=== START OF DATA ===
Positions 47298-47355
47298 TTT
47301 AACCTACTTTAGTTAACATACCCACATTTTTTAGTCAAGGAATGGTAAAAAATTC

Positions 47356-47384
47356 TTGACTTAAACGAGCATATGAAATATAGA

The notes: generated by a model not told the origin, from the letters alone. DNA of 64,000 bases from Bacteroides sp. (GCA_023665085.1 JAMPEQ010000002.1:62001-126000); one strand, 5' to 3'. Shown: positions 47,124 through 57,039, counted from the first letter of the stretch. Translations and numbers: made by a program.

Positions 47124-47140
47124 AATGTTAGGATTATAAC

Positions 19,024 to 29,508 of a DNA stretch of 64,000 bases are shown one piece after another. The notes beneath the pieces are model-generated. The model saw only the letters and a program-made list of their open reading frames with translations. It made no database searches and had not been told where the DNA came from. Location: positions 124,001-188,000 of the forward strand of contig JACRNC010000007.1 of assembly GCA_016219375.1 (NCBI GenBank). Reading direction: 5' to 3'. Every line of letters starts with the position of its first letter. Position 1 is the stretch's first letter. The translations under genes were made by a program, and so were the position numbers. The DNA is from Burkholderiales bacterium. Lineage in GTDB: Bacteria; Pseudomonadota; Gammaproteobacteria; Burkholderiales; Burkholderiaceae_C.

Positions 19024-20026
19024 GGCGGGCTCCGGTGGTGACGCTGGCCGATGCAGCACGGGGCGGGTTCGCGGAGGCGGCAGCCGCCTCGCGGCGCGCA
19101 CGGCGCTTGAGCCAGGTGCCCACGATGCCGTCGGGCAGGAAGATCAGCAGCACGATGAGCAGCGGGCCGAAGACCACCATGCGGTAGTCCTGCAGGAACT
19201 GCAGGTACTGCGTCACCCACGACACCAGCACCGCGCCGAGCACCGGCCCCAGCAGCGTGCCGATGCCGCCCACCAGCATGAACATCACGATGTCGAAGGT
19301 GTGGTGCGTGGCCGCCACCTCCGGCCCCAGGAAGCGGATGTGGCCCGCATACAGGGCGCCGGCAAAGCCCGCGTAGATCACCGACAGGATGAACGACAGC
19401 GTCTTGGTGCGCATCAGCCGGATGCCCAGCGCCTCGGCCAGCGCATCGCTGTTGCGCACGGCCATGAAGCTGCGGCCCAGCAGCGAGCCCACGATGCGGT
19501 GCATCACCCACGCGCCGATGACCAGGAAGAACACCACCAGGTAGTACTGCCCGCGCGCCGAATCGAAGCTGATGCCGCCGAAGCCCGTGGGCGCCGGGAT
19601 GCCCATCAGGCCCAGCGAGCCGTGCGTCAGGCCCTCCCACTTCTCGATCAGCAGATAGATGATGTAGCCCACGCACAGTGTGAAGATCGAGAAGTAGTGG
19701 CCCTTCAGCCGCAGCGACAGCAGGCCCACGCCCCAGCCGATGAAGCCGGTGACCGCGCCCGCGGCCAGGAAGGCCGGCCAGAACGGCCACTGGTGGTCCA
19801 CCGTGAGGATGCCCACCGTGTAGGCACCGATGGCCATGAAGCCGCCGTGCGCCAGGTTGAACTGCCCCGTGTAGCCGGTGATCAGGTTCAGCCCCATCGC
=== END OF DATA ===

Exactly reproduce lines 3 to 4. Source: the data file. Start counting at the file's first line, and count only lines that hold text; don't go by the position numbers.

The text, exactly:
47301 AACCTACTTTAGTTAACATACCCACATTTTTTAGTCAAGGAATGGTAAAAAATTC

Positions 47356-47384